[email protected]
c: 847.207.0358

Hi. Is that “spend” question to me or…?

Jerome

···

On Mar 5, 2018, at 8:32 AM, Jen Luby [email protected] wrote:

A follow up question: How much did you guys spend, and how big is your space?

On Sat, Mar 3, 2018 at 11:03 AM, Jerome Chang [email protected] wrote:

Hi.

Another alternative is to use fluorescent lights, or their LED equivalents, as Liz mentioned. I find them quite good to provide a general, “ambient” light for the entire office. I had assumed that track lights would cause some hot/cold spots, but it seems that even if they were to do so, some people still prefer them in an office space setting.

It’s creative to point these track lights against a wall or ceiling, making them indirect lighting. However, I wonder if that effectively makes them perform inefficiently…which then leads me back to fluorescent lights that point down, but in an ambient not-hot/cold way.

Different people do respond differently with 3500-4200K lights (btw, K = Kelvin temperature), so it can be hit/miss. Above this range are usually for clinical/hospital or warehouse environments; below for intimate, residential or hospitality environments.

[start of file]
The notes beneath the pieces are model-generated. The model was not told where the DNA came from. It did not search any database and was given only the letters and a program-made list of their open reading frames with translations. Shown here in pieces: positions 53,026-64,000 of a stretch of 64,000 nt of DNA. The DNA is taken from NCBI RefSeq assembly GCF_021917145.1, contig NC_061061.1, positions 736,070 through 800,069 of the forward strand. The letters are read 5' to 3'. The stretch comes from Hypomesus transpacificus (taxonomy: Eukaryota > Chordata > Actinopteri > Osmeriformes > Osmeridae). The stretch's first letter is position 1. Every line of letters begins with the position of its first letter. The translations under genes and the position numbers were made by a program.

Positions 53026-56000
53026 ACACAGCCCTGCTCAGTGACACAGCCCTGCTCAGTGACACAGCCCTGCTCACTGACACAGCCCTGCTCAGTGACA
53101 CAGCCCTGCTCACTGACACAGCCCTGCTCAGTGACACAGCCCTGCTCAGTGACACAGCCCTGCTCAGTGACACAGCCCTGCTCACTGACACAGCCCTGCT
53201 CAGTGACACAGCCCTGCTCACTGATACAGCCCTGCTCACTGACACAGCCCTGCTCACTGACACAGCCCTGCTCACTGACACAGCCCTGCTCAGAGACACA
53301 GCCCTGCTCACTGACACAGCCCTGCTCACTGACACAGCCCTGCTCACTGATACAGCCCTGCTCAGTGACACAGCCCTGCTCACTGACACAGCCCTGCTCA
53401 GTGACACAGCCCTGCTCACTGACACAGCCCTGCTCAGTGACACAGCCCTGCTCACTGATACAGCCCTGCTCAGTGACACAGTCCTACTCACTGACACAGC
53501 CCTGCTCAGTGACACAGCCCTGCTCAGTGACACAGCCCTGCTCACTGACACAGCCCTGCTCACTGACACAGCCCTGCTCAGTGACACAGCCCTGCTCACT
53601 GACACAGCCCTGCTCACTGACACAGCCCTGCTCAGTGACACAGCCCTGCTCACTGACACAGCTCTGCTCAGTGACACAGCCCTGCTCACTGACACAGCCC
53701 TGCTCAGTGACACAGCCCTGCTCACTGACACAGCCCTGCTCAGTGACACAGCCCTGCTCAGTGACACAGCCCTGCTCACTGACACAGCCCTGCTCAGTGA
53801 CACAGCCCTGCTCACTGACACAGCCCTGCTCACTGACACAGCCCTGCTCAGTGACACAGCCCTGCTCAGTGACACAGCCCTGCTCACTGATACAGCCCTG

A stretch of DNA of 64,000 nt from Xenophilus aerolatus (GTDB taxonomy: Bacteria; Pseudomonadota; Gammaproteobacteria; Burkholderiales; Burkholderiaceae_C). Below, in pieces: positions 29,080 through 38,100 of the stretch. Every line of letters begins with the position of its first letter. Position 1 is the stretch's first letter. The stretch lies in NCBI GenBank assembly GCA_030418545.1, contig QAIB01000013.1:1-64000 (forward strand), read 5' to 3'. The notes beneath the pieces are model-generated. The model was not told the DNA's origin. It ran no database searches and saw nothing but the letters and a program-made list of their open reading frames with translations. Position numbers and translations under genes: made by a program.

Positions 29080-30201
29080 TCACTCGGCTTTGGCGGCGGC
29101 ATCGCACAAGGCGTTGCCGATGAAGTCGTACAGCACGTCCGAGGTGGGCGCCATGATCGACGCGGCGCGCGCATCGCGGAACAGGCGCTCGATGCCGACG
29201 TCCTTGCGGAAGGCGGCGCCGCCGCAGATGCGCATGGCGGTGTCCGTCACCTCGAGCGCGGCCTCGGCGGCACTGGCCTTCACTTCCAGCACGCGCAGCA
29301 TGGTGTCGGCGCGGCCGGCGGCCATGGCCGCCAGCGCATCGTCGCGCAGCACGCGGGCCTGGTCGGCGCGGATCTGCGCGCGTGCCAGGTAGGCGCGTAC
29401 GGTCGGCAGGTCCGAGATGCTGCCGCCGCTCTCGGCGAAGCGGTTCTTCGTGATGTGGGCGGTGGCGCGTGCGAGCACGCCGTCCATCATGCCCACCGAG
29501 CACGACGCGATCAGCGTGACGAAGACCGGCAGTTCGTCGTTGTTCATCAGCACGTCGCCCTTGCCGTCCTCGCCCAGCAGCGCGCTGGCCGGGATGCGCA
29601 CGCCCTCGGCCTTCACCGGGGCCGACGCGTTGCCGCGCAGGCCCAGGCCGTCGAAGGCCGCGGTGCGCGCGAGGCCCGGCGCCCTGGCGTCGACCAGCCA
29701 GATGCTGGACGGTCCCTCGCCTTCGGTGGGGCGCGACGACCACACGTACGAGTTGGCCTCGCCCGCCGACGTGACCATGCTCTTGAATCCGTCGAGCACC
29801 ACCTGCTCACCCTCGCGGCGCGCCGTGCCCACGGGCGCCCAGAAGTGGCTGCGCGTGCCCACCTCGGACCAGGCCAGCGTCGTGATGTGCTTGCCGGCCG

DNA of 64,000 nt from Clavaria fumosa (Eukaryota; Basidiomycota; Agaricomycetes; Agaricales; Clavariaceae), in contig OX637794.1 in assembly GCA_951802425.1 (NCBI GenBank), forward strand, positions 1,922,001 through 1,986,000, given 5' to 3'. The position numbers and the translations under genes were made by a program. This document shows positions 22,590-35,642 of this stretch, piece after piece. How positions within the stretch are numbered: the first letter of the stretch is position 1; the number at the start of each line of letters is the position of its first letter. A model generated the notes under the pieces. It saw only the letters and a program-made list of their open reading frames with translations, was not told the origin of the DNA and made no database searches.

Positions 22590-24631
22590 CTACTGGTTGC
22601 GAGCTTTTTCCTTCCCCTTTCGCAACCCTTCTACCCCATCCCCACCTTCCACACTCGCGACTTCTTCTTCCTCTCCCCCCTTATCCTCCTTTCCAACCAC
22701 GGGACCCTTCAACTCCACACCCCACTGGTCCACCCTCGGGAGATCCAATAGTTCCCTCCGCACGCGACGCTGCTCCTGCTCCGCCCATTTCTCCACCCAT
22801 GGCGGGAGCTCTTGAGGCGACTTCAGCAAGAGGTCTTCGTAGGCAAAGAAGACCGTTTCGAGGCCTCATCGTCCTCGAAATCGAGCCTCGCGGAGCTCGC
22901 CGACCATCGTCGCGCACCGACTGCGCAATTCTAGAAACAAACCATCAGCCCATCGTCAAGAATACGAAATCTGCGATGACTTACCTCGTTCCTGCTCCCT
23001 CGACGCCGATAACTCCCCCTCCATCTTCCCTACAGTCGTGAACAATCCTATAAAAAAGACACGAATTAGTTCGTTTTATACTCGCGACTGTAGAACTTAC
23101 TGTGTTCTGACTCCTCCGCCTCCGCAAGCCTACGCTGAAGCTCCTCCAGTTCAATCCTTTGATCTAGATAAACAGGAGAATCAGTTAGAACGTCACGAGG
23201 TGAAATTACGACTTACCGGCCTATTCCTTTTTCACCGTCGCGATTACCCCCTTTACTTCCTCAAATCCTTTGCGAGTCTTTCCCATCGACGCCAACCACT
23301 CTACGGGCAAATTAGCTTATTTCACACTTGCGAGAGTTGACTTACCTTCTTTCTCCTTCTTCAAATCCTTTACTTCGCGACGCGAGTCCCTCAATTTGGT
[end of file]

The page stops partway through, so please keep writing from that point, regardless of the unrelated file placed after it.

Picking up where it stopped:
Another spec to notice is CRI, which is color rendering index. Basically, anything higher than 90 will allow you to see an object in its true color. Sometimes you can have the right Kelvin temp, but a bad CRI…no good.

I’ve found LED lights range from about $150-$300+ for 4-foot length fixtures. If you get an 8’ length, you’ll spend less $ per lineal foot.

As for designing lights in the office to be as comfortable as at home, I do want to clarify the reason that office lights are typically “whiter” than at home, which are typically “yellower,” is that you’re usually at home in the early part of the day, or evenings, both of which the sun is more yellow. You also associate homes during these times more for relaxing. Offices are usually occupied in the daytime and for work, hence the brighter and often whiter lighting. No choices are actually wrong - it can often be a matter of personal taste.